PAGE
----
Grizzlies – An Endangered Species

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Grizzly bear. Image by Rasmus Svinding via Pexels

Grizzly bears have been listed as a threatened species according to the Endangered Species Act (1975). However, in recent years their population numbers have grown stable, meaning they could possibly be delisted as “threatened” sometime soon. This decision may be controversial as it may open the consideration for legal hunting in the future.

2024 Operation

Black Bear
American Black Bear. Image via Depositphotos

Throughout this year’s field operation, biologists from the IGBST will strategically use grizzly and black bear food sources, such as road-killed deer and elk, to lure the bears to capture sites. At these locations, humane traps will be deployed to safely capture, evaluate, and thoroughly record information about the bears.

Trap Locations

Grizzly Bear. Image via Depositphotos.

None of the trap sites will be located near established hiking trails or backcountry campsites in the park. The National Park Service is installing conspicuous warning signs at capture sites. These locations must be steered clear of by the general public. This precautionary measure is in place to safeguard the well-being of park visitors, park personnel, IGBST biologists, and grizzly bears.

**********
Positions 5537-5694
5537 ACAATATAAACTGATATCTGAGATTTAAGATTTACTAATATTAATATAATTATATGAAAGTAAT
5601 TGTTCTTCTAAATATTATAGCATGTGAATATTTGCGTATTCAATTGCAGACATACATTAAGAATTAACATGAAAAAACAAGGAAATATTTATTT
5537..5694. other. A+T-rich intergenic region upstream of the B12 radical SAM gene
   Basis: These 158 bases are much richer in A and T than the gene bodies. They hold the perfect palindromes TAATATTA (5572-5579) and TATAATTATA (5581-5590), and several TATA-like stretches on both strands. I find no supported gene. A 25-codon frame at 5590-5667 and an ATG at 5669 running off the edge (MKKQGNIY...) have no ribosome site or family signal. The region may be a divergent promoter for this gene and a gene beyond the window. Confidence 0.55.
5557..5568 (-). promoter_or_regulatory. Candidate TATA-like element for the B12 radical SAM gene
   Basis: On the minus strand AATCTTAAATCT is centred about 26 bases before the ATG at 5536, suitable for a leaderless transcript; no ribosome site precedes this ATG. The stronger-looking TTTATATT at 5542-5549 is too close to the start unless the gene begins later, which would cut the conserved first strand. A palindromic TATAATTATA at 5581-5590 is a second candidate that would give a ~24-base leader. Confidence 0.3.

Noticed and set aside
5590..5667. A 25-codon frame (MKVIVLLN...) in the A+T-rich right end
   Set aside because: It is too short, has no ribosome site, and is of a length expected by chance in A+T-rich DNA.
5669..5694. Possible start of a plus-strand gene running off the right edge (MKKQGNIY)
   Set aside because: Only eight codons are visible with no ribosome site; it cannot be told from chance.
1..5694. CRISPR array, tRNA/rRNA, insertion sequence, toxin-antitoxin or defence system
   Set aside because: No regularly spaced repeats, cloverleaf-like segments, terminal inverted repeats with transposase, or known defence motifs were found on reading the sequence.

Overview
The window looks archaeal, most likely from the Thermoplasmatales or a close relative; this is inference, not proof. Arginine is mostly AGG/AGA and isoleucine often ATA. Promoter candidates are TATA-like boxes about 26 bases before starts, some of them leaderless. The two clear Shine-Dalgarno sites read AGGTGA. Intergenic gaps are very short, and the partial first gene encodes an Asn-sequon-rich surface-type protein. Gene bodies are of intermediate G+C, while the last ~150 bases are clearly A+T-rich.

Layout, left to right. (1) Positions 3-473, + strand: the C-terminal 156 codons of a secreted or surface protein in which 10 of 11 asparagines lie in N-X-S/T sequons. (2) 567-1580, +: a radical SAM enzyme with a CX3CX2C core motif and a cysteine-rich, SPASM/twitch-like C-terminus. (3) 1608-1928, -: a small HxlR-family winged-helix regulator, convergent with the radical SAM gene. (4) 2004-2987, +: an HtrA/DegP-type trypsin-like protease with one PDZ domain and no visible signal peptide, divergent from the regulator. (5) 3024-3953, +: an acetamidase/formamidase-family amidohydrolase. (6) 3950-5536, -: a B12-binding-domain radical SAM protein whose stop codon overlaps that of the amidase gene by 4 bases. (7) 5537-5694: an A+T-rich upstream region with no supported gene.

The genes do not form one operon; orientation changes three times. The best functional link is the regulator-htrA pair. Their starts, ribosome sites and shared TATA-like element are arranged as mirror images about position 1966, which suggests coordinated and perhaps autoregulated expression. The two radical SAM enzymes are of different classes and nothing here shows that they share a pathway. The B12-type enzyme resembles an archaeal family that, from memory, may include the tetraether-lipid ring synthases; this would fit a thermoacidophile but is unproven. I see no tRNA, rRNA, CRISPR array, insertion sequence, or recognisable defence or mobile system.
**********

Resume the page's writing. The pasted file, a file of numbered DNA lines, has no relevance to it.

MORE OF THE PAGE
The Goal

Black Bear cub
Black bear cub. Image via Depositphotos

The research team’s primary objective is to conduct ongoing monitoring of the well-being and population dynamics of grizzly bears within the Greater Yellowstone Ecosystem. Additionally, the IGBST seeks to gain insights into the bears’ habitat utilization, as well as how land management initiatives relate to the overall health and welfare of the grizzly bear population.

Present Grizzly Range

Yellowstone National Park, 1904. Detailed bird’s-eye view pictorial map. Henry Wellge (1850-1917), Public domain, via Wikimedia Commons

While grizzlies are a common sight in Greater Yellowstone during the spring, there are many areas within their natural habitat, such as northwestern Washington and southern British Columbia, where these bears have not been observed for many years. However, federal agencies are looking to change this.

Future Projects

north cascades national park
Wild flowers and The Triplets, Sahale Arm, North Cascades National Park, Washington State. IIP Photo Archive, CC BY 2.0, via Wikimedia Commons

In April, the U.S. Fish and Wildlife Service and National Park Service issued a joint decision to start restoring grizzlies to the North Cascades Ecosystem, where none have been seen since 1996. This area, once part of the 1975 grizzly bear recovery zones, will receive 3–7 bears annually from British Columbia, Montana, or Wyoming, aiming to establish a population of 25 bears in 5–10 years.

Wrapping Up

Grizzly bear cubs
Grizzly bear cubs playing in a field of flowers. Image via Depositphotos

The grizzly and black bear capture and monitoring operation in Yellowstone National Park, led by the IGBST, represents a crucial endeavor for the conservation of this iconic species. Mandated by the Endangered Species Act, this collaborative effort between the U.S. Geological Survey, the National Park Service, and dedicated biologists is a testament to the commitment to protect and preserve grizzly bears in their natural habitat.


Grand Prismatic Spring, Yellowstone National Park. Image via Pixabay